Before SEBI put forth new regulation in 2018, investors could only partake in margin trading through cash, and there was no option to incorporate shares as a means of collateral.
However, the 2018 rules set by SEBI brought a significant change by granting the investors a scope to leverage their market position by furnishing shares as security.
Some of the benefits of margin trading are:
There are no fixed repayment schedules for margin accounts. You just need to maintain the margin requirements of your broker by repaying the loan when your stock gets sold.
The foremost benefit you will gain from margin trading is higher purchasing power. Buying securities just with a cash amount can be limiting. So, when you buy on margin, there’s always more possibility of owning more profitable shares.
The main reason to opt for margin trading is that you will magnify your potential profit with the help of leverage. This, in turn, will increase the scope for you to buy on margin.
Here are some of the risks that an investor must keep in mind while margin trading:
Through margin trading, you will see that chances of incurring losses are as high as the chances of making a profit. Therefore, you might lose more than you invest in this form of trading.
If you believe that the process of borrowing from brokers and dealing with them is easy and uncomplicated, you might be making a mistake. The borrower is as bonded to the broker as they would be with banks.
It is mandatory for you to maintain a minimum balance in the margin trade account consistently. If you fail to keep up the minimum balance, even after your broker requested the same, you might have to sell off a particular portion of your assets to balance out the minimum amount in your account.
If a borrower fails to meet the margin trade agreement with his/her broker, he/she will have to endure whatever necessary action the broker takes. The broker has the power to liquidate their asset to recover the sum they failed to pay.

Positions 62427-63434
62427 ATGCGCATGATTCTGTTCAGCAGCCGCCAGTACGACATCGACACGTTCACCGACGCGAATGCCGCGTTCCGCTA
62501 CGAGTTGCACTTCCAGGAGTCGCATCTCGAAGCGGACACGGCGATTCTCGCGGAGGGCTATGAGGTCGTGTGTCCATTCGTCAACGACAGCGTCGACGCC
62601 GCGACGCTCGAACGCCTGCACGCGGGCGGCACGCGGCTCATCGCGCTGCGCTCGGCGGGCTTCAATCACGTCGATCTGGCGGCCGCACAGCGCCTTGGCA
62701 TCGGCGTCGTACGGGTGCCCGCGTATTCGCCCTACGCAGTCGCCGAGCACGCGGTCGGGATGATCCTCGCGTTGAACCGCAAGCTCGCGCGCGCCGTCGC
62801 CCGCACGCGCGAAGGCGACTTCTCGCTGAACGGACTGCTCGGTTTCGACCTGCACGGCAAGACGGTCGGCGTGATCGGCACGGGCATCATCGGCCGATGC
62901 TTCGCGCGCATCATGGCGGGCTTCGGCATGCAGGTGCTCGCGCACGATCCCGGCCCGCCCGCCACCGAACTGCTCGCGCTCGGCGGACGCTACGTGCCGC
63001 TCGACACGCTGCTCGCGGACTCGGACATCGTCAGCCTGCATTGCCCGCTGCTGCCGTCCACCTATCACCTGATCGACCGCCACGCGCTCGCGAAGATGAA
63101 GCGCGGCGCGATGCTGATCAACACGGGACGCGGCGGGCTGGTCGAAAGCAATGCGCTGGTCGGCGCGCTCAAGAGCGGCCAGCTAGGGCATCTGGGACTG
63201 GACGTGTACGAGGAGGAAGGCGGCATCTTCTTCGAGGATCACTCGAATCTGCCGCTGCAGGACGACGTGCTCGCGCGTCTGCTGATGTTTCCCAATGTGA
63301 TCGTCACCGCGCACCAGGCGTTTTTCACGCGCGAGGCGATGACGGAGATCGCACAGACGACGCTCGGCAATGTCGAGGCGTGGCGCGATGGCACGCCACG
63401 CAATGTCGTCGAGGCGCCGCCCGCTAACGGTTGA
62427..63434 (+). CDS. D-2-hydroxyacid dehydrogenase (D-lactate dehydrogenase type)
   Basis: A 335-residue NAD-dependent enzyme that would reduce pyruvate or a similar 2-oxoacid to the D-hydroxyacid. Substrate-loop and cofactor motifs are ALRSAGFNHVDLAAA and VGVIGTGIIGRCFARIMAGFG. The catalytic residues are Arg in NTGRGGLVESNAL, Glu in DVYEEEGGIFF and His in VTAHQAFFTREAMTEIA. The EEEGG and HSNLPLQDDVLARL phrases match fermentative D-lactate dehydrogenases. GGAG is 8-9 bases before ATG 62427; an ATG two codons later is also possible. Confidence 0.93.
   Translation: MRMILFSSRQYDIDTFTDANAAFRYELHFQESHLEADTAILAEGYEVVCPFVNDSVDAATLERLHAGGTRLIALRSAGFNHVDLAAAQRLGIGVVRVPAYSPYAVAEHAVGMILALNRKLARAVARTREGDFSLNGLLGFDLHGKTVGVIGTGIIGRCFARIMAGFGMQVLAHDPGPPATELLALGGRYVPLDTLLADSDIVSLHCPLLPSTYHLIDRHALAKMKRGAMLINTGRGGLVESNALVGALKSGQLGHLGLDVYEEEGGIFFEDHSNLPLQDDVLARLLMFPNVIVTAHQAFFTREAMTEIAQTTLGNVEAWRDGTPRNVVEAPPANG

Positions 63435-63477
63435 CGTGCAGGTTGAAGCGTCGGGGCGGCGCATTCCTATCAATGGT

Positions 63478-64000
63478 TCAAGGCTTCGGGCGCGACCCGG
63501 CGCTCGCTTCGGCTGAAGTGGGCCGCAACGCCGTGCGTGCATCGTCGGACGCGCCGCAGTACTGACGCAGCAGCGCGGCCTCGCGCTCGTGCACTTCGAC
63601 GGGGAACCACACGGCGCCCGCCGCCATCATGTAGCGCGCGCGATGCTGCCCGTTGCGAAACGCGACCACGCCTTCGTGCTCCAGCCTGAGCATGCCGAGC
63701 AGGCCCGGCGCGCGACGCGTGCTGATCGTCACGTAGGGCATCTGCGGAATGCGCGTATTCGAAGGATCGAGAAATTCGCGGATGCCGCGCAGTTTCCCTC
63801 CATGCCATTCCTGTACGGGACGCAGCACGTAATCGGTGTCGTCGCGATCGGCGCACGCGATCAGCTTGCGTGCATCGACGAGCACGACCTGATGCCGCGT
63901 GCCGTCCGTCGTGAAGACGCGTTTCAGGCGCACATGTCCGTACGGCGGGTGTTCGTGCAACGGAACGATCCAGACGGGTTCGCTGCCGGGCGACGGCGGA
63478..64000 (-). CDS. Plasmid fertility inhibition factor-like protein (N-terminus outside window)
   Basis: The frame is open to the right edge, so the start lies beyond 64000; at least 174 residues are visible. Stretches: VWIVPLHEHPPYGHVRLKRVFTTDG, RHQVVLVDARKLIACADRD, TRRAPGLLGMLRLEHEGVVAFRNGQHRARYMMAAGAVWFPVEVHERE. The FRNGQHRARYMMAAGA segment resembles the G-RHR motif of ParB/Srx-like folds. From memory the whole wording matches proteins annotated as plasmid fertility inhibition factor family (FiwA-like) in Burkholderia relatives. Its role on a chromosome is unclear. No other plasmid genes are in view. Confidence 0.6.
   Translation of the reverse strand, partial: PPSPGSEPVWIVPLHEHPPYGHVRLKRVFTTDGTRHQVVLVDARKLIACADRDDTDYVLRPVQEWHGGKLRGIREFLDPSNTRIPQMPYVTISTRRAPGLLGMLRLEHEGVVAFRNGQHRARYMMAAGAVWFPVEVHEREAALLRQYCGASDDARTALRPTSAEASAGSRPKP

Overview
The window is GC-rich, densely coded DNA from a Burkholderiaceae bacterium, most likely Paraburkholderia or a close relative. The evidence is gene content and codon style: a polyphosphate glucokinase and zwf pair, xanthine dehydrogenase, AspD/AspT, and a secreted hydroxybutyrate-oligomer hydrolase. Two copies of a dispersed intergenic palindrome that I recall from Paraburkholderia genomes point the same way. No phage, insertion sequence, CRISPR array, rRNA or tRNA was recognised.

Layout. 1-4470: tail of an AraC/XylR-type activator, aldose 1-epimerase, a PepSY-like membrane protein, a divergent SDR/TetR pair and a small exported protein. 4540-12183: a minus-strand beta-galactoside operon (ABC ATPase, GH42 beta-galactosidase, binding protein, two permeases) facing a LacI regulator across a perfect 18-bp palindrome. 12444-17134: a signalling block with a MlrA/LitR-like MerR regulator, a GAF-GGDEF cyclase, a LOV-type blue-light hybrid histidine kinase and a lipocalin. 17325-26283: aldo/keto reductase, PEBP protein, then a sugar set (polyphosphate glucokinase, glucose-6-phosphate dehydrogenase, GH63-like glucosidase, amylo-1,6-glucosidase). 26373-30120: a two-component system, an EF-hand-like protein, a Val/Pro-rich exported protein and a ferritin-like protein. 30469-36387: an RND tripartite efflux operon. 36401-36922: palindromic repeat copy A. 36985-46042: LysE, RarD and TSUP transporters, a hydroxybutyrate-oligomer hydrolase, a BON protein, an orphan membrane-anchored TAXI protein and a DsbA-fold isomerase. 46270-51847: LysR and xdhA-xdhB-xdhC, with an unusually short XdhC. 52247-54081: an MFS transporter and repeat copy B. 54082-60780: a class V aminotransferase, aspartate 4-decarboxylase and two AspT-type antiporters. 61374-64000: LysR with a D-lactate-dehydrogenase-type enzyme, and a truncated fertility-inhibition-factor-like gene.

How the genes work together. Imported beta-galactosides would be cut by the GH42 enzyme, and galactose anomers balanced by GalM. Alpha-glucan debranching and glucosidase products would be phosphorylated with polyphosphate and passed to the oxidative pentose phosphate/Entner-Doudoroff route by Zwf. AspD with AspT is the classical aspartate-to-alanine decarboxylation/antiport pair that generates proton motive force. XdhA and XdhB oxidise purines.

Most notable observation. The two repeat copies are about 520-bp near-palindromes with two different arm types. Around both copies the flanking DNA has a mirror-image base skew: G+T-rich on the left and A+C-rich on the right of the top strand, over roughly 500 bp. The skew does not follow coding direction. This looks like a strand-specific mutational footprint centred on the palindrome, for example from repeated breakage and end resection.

Below are a few practices that investors can incorporate into their trading practices:
Gaining ample experience in trading and understanding how the market functions is necessary to be successful with margin trading. Once you have entirely grasped the process’s ins and outs and associated risks and costs, you can successfully reap its benefits.
Margin trading has a significant amount of potential to increase your overall profits and return on investments. It will also present you with better opportunities to invest in a more excellent range of securities.
Ans: A margin call happens when you fail to maintain the minimum required balance in your account. This is when the broker will ask you to add more funds to the account or risk having your assets liquidated at a loss to recover the outstanding amount.
Ans: Customers can carry forward their positions as long as they maintain the minimum margin amount in their account. The maximum number of days they can trade on margin is decided by an individual stockbroker.
Ans: Utilisation of margin in the share market must be in moderation. Not incorporating more than 10% of your asset value is advisable.
Ans: To repay a margin loan, there is no structured schedule that you have to follow. Monthly interest charges will ensue in your account, and you can conveniently pay off the principal amount.
Ans: No, a margin account does not affect your credit score as it doesn’t come under the components that have the power to impact your credit score.
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This article has been prepared on the basis of internal data, publicly available information and other sources believed to be reliable. The information contained in this article is for general purposes only and not a complete disclosure of every material fact. It should not be construed as investment advice to any party. The article does not warrant the completeness or accuracy of the information and disclaims all liabilities, losses and damages arising out of the use of this information. Readers shall be fully liable/responsible for any decision taken on the basis of this article.